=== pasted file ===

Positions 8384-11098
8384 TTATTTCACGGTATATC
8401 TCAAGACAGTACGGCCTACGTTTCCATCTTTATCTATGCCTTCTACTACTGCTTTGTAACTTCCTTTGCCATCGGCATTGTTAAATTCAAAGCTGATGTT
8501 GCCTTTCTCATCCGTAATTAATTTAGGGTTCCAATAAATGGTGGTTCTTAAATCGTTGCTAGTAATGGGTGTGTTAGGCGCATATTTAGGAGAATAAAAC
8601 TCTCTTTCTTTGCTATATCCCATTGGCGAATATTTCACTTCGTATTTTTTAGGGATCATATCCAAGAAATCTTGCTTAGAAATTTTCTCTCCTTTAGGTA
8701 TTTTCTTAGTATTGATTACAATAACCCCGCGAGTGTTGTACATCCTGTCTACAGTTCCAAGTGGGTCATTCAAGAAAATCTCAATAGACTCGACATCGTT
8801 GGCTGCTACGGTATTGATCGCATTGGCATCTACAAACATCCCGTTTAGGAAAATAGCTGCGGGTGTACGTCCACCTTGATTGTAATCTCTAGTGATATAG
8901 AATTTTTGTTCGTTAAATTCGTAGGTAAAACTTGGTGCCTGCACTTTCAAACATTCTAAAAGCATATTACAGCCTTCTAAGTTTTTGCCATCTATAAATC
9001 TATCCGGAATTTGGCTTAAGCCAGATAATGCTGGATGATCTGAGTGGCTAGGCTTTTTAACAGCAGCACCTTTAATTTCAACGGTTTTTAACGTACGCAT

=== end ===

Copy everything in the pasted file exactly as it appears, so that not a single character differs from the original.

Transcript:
Positions 8384-11098
8384 TTATTTCACGGTATATC
8401 TCAAGACAGTACGGCCTACGTTTCCATCTTTATCTATGCCTTCTACTACTGCTTTGTAACTTCCTTTGCCATCGGCATTGTTAAATTCAAAGCTGATGTT
8501 GCCTTTCTCATCCGTAATTAATTTAGGGTTCCAATAAATGGTGGTTCTTAAATCGTTGCTAGTAATGGGTGTGTTAGGCGCATATTTAGGAGAATAAAAC
8601 TCTCTTTCTTTGCTATATCCCATTGGCGAATATTTCACTTCGTATTTTTTAGGGATCATATCCAAGAAATCTTGCTTAGAAATTTTCTCTCCTTTAGGTA
8701 TTTTCTTAGTATTGATTACAATAACCCCGCGAGTGTTGTACATCCTGTCTACAGTTCCAAGTGGGTCATTCAAGAAAATCTCAATAGACTCGACATCGTT
8801 GGCTGCTACGGTATTGATCGCATTGGCATCTACAAACATCCCGTTTAGGAAAATAGCTGCGGGTGTACGTCCACCTTGATTGTAATCTCTAGTGATATAG
8901 AATTTTTGTTCGTTAAATTCGTAGGTAAAACTTGGTGCCTGCACTTTCAAACATTCTAAAAGCATATTACAGCCTTCTAAGTTTTTGCCATCTATAAATC
9001 TATCCGGAATTTGGCTTAAGCCAGATAATGCTGGATGATCTGAGTGGCTAGGCTTTTTAACAGCAGCACCTTTAATTTCAACGGTTTTTAACGTACGCAT